I wanted to expand a bit on Andrew’s post and the P-I article that inspired it, “Sound Transit’s light rail plan may cut traffic 30%, says study“.

It may be that this article just sort of disperses into the ether, but if not, it’s likely we’ll see a war of projections.  What’s important to remember is the extent to which these projections are dependent on a lot of outside assumptions.

At one extreme, the city and county could decide to let light rail wither on the vine, by not investing in bus, bike, or car access to the stations.  By leaving zoning restrictions steady, they could minimize the number of people that can easily walk to stations.  At the same time, if Sound Transit 2 goes down and legal shenanigans somehow bring down University Link, you’d deny LINK the network effects that will exponentially increase ridership.  Externally, a large fall in gas prices and local economic downturn would also depress ridership.

On the other hand, local jurisdictions could reorient bus service to feed light rail, build streetcars, expand light rail liberally, build adequate parking at P&Rs, and upzone massively around stations to allow population and job growth there.  If drivers experience tolls, congestion, and/or high gas prices, a lot of them will be looking for an alternative.

As it happens, due to Federal Transit Administration rules, the official LINK ridership projections are quite conservative because they don’t allow for upzoning.  That’s one reason I was gratified to see this article in the P-I about the city’s attempt to revise 20-year old neighborhood development plans to accommodate light rail.

34 Replies to “Projections”

  1. Bus-reorientation can have a huge effect. In Manhattan the subway goes North-South for the most part, and because of it, a ton of the buses are cross-town.

    A similar effect could be seen here. You’ll still need buses to run along the Ave and Eastlake, but you won’t need as many 70-series buses going between downtown and the U-dist, freeing those buses to go to other areas. None of that is being counted in ridership numbers.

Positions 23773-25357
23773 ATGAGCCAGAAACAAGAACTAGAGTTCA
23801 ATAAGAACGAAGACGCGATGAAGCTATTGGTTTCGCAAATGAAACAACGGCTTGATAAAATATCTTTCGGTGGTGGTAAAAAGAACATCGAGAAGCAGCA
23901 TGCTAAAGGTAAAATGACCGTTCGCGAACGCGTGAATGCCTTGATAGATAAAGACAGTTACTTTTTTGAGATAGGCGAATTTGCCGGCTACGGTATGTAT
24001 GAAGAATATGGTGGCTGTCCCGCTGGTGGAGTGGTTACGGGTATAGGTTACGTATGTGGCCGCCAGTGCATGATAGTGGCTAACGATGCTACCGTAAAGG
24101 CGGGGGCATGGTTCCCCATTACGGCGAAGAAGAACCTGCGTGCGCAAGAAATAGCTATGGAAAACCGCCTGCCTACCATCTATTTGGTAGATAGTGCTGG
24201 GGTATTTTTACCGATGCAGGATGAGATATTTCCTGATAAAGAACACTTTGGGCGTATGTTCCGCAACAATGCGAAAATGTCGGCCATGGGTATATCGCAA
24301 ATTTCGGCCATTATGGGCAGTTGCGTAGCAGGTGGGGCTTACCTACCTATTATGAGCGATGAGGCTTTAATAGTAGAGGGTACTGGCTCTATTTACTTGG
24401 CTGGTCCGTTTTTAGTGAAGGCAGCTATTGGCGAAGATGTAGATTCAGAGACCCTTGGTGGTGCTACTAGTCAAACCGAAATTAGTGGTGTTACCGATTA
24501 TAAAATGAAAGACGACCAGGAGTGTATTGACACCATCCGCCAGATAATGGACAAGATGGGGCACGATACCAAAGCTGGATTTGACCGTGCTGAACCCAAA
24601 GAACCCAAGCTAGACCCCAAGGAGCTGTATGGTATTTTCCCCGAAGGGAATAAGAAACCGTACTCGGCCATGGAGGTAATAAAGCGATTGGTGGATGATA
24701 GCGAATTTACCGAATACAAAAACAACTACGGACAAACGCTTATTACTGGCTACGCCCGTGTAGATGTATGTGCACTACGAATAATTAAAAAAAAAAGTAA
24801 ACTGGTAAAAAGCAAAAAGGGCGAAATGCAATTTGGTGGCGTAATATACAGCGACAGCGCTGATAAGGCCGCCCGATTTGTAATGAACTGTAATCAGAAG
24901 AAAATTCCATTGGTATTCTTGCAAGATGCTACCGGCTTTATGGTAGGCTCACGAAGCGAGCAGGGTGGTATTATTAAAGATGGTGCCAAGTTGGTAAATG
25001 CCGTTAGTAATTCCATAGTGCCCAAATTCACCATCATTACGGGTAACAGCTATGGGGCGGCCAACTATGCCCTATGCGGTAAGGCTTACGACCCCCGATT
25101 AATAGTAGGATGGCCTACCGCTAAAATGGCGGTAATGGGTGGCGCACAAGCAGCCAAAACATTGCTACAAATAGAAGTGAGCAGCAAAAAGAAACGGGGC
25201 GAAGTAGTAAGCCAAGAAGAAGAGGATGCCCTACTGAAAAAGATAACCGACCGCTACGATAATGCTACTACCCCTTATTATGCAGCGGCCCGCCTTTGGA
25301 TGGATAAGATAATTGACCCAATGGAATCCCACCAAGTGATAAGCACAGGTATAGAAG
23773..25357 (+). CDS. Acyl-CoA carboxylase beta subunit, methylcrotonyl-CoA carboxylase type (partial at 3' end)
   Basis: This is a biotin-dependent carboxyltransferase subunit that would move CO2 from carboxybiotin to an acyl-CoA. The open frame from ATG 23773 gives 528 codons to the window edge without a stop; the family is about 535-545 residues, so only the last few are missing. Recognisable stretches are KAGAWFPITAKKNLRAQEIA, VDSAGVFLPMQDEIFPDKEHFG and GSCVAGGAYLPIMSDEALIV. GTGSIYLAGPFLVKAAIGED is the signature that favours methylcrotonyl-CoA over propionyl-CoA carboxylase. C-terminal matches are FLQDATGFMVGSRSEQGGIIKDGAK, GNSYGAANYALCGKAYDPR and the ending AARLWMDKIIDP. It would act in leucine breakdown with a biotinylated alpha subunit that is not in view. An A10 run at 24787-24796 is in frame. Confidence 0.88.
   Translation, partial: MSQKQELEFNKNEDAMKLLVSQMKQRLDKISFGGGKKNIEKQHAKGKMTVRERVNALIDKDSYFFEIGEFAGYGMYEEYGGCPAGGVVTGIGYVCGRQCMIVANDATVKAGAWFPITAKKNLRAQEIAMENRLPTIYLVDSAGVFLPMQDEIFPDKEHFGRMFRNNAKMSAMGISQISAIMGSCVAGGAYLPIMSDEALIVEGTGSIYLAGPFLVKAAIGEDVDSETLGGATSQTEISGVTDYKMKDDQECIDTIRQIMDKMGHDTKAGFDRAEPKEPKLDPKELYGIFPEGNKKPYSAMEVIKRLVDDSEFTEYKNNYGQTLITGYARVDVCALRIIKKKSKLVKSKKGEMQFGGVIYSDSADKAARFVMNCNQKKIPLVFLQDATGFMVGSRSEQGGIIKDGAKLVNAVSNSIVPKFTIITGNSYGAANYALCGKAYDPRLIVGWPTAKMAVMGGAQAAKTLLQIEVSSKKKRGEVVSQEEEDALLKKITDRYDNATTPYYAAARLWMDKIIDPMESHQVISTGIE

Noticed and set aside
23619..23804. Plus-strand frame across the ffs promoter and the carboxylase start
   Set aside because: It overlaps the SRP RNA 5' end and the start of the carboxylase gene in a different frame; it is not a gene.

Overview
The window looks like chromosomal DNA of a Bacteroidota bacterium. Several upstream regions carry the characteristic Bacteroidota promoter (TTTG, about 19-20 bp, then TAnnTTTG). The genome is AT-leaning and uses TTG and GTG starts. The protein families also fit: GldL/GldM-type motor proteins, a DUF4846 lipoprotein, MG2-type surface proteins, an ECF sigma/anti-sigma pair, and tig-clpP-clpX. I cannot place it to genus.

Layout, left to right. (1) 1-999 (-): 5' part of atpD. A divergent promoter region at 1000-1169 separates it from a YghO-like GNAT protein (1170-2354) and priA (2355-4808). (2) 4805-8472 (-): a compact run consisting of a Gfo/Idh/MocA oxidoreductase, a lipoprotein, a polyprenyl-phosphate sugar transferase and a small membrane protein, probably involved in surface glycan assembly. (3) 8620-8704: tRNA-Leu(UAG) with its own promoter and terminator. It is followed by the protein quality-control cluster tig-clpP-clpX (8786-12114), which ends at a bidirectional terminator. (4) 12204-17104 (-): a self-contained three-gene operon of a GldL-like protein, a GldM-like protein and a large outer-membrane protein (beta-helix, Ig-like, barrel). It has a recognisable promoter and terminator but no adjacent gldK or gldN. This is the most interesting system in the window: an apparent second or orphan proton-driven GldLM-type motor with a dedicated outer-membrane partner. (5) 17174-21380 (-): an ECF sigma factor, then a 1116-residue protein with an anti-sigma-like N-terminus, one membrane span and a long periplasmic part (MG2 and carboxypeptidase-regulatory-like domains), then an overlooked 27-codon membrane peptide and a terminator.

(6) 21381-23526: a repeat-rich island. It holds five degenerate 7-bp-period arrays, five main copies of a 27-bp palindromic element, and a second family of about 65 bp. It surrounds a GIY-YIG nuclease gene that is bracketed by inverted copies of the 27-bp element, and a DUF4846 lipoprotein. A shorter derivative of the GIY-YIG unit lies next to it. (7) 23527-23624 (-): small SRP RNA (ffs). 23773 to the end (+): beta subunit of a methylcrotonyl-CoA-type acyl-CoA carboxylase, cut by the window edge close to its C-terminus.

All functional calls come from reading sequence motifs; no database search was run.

1. Already a lot of buses use the U-District to feed into the downtown express buses; I’ve been regularly meeting people on the Ave lately who want to double-check that it’s the right stop to get a bus downtown. They are transferring from all over north Seattle, and often say it’s their first time riding the bus. I don’t know if the 2016 Husky Stadium Station will provide much opportunity for reorienting those people (it’s over a mile from the Ave), but if Prop 1 passes, in 2020 the Brooklyn stop will be a no-brainer.

      The 2016 Husky Statium Station does provide a good commute opportunity for the 30,000 UW employees, especially the thousands that work at the UW Medical Center which is literally across the street from Husky Statium.

      1. I think almost every non- express bus that goes by UW stops near the Husky Stadium station, either at the Med Center stop or on campus. The only exception I can think of is the 30, but it overlaps with the 31 and the 75 pretty well. If the schedules and drivers let people know where to transfer, it should work out well.

      2. Yeah, not too bad. According to the gmap-pedometer it’s about .63 mi from the Pacifc St and Brooklyn 30/31/45 stop to Husky Stadium, so that’s technically under a mile for our Wallingford commmuters. The 49 doesn’t go near, either, but it starts in the U-District. For most people it would be adjusting to a different bus (i.e., 65 instead of 71).

      3. Keep in mind that the 30 and 31 only stop at Pacific and Brooklyn going eastbound; going westbound they stop at Campus Pkwy instead. The 31 goes onto campus though, which puts it a bit closer to the stadium station.

      4. Unfortunately, it’s about a mile from Husky Stadium up to 45th (and currently no buses run that part of Montlake Blvd). Best you could do would be walk up the .4 mi to campus and take a bus for 2-3 stops.

      5. From what I’ve heard UW is working on getting a bus going up and down Montlake to serve U Village, the IMA, and Husky Stadium. Hopefully it will start running soon.

      6. I finally found a link; it’s project #15 on SDOT’s University Area Transportation Action Strategy from earlier this year. It’s just one project of many proposed, but would involve adding a southbound HOV lane to Montlake between U Village and the bridge.